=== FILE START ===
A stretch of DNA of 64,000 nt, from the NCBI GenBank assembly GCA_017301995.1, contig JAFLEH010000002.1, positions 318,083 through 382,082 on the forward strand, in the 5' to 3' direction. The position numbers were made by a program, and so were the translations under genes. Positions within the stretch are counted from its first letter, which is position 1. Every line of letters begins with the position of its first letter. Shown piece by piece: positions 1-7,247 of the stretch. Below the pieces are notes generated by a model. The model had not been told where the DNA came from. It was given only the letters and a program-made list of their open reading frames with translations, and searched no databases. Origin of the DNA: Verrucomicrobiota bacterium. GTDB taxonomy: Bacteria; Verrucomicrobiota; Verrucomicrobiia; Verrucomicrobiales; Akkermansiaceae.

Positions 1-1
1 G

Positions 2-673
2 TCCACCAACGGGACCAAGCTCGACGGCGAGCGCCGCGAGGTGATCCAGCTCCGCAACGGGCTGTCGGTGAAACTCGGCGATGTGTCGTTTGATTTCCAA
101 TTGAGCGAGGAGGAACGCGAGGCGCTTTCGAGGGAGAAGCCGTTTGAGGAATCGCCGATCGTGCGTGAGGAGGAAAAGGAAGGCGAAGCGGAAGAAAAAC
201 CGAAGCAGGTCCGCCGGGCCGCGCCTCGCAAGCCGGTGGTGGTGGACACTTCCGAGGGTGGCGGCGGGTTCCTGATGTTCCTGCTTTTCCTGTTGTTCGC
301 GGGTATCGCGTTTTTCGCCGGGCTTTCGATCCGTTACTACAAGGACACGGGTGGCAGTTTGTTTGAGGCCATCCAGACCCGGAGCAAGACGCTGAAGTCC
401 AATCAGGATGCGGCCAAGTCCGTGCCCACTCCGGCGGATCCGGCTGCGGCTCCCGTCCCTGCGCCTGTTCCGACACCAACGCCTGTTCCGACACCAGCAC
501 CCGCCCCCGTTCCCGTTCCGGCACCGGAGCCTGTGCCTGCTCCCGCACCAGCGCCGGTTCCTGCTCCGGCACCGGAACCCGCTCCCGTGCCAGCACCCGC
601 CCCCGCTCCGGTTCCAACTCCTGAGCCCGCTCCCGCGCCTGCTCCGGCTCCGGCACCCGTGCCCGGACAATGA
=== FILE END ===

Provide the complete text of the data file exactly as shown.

A stretch of DNA of 64,000 nt, from the NCBI GenBank assembly GCA_017301995.1, contig JAFLEH010000002.1, positions 318,083 through 382,082 on the forward strand, in the 5' to 3' direction. The position numbers were made by a program, and so were the translations under genes. Positions within the stretch are counted from its first letter, which is position 1. Every line of letters begins with the position of its first letter. Shown piece by piece: positions 1-7,247 of the stretch. Below the pieces are notes generated by a model. The model had not been told where the DNA came from. It was given only the letters and a program-made list of their open reading frames with translations, and searched no databases. Origin of the DNA: Verrucomicrobiota bacterium. GTDB taxonomy: Bacteria; Verrucomicrobiota; Verrucomicrobiia; Verrucomicrobiales; Akkermansiaceae.

Positions 1-1
1 G

Positions 2-673
2 TCCACCAACGGGACCAAGCTCGACGGCGAGCGCCGCGAGGTGATCCAGCTCCGCAACGGGCTGTCGGTGAAACTCGGCGATGTGTCGTTTGATTTCCAA
101 TTGAGCGAGGAGGAACGCGAGGCGCTTTCGAGGGAGAAGCCGTTTGAGGAATCGCCGATCGTGCGTGAGGAGGAAAAGGAAGGCGAAGCGGAAGAAAAAC
201 CGAAGCAGGTCCGCCGGGCCGCGCCTCGCAAGCCGGTGGTGGTGGACACTTCCGAGGGTGGCGGCGGGTTCCTGATGTTCCTGCTTTTCCTGTTGTTCGC
301 GGGTATCGCGTTTTTCGCCGGGCTTTCGATCCGTTACTACAAGGACACGGGTGGCAGTTTGTTTGAGGCCATCCAGACCCGGAGCAAGACGCTGAAGTCC
401 AATCAGGATGCGGCCAAGTCCGTGCCCACTCCGGCGGATCCGGCTGCGGCTCCCGTCCCTGCGCCTGTTCCGACACCAACGCCTGTTCCGACACCAGCAC
501 CCGCCCCCGTTCCCGTTCCGGCACCGGAGCCTGTGCCTGCTCCCGCACCAGCGCCGGTTCCTGCTCCGGCACCGGAACCCGCTCCCGTGCCAGCACCCGC
601 CCCCGCTCCGGTTCCAACTCCTGAGCCCGCTCCCGCGCCTGCTCCGGCTCCGGCACCCGTGCCCGGACAATGA